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HERD LOOKING TO SHAKE INDY IN SHOWDOWN SERIES AT BUSH STADIUM MAY SETTLE EASTERN RACE

It seems that every year the Buffalo Bisons play the most significant game of their regular season in Bush Stadium against the Indianapolis Indians.

Two seasons ago a win at Bush on the final day would have given the Herd the American Association East crown. Instead, Jerry Reuss got clobbered and the Bisons and Nashville were left tied for the division lead. The Sounds took the title with that unforgettable 18-inning divisional playoff win at Pilot Field.

Last year, the Bisons went into a three-game series at Bush with a 3 1/2 -game lead over the Indians. The race was over when the Herd swept the three games by a cumulative score of 18-3.

And so, once again, the Bisons return to Bush Stadium this weekend for a three-game series of the utmost importance.

"It's definitely going to be the series of the season," pitcher Joe Ausanio said.

And, for the second straight year, the Bisons enter Bush well-positioned to finish off the Tribe. The Herd holds a 2 1/2 -game lead over Indy with 11 games to play.

"We are in good position," outfielder Al Martin said. "But so were they when they came in here a couple weeks ago."

There you go. Just when it seemed the scouting report on Martin could glow no brighter, nows it reads: great speed, potent bat, exceptional defense . . . good memory.

The Bisons were two games out when Indy came to town on Aug. 7 for its final Pilot Field appearances of the season. The Herd swept the three-game series, took over first place and has held no less than a partial share of the lead since.

Season-long trends would indicate that Indy will avoid another sweep. The Bisons are 2-7 at Bush Stadium and lost three out of four the last time in. Furthermore, these two teams haven't been more than four games apart in the standing since the season began on April 9. Indeed, they have spent 70 days no more than one game apart.

"The way it's been all year, I'm like in shock that we're leading by more than a game," said manager Marc Bombard.

The Bisons won't need a sweep to leave Indy content -- or in charge. Their unspoken goal is to win at least two. But, by all means, they must avoid being swept.

"Even if we only win one of three I think we'll still be in good shape going down the stretch," Ausanio said. "They have four games against Louisville left, who they have a tough time against. Not that we're going to rely on Louisville. Our approach is that we have to do everything ourselves."

The Herd enters tonight's opener (8:30, Radio 1400) playing its best baseball of the season.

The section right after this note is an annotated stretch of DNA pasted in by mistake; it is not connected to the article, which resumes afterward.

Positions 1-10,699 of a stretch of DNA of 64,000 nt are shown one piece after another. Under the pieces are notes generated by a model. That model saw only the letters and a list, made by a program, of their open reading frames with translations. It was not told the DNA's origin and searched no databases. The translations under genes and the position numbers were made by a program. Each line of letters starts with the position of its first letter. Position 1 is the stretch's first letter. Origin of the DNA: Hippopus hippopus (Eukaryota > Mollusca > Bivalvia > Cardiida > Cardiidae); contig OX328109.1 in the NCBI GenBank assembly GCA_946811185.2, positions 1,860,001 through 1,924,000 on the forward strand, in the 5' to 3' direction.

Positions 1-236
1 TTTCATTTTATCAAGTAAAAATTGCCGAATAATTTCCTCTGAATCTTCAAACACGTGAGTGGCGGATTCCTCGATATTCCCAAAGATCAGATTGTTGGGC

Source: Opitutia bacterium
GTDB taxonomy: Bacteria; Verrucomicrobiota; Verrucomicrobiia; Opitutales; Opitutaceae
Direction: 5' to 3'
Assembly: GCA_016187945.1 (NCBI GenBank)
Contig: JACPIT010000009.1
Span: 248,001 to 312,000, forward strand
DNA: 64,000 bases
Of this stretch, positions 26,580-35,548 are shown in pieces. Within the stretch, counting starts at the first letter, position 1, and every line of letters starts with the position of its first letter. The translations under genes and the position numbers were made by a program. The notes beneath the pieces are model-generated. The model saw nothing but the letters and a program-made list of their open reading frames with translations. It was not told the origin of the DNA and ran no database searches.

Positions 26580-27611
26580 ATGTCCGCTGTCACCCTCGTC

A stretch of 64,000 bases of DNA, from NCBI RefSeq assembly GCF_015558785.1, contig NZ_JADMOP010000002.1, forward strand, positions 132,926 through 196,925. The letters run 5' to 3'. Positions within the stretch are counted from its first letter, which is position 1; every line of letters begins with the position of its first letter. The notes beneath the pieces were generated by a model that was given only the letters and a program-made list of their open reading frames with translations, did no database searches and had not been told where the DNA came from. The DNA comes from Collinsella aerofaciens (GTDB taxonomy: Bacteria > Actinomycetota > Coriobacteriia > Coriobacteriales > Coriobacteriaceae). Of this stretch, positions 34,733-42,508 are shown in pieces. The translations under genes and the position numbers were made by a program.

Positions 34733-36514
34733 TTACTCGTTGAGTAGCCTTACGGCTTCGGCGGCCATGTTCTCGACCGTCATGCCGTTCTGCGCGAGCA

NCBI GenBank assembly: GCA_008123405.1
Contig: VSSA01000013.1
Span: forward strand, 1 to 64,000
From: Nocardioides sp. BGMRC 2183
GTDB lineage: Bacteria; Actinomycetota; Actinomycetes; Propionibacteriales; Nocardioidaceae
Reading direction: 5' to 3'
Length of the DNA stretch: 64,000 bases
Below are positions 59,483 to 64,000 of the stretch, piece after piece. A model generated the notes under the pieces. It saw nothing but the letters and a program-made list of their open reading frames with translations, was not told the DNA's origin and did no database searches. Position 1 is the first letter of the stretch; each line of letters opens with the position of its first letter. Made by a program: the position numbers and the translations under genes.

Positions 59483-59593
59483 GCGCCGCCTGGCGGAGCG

The Bisons have won six straight, 10 of their last 11 and are 21-6 during August. They last lost three straight games way back in early July.

"We've been playing good, solid baseball," Bombard said. "On most nights we've had all three things going, pitching, offense and defense."

The Bisons will start left-hander John Cerutti (3-0, 6.14 ERA) tonight against a Tribe lineup abundant with left-handed hitters. The Herd will follow up with right-handers Victor Cole (11-5, 2.55) and Brett Backlund (2-0, 0.64). Cole is on a four-game winning streak. Backlund is 6-1 since turning pro in early July.

Center fielder Greg Tubbs (hamstring) and catcher Tom Prince (hand bruise) are expected to play in the series. The outlook for second baseman Jeff Richardson is less encouraging.

Richardson has been out for a week after suffering an ankle sprain. When the swelling and pain persisted, Richardson was re-examined this week. X-rays revealed a floating bone chip and further clouded his availability.

"I'm concerned with Whitey," Bombard said. "He's a big concern right now."

The Bisons usually have used Joe Redfield to spell Richardson at second base. But Redfield is on the disabled list with a thumb injury and cannot be reactivated until Saturday at the earliest.

"And I don't know about that," Bombard said.

If Richardson and Redfield remain sidelined, the second base job falls to Greg Edge or Bruce Schreiber. Both are up from Class AA Carolina.
Indy attempted to play a makeup game against Nashville Thursday, which was also rained out. The Indians were scheduled to have the day off, but ownership opted for the extra gate instead of playing a double-header earlier in the week. . . . Pirates infielder John Wehner is nicknamed "Rock" because of his hard-nosed style of play. Schreiber's nickname is "Little Rock" because he reminds everybody of Wehner. . . . The Bisons are trying to become the first franchise since Indy (1988-89) to win consecutive East Division crowns.

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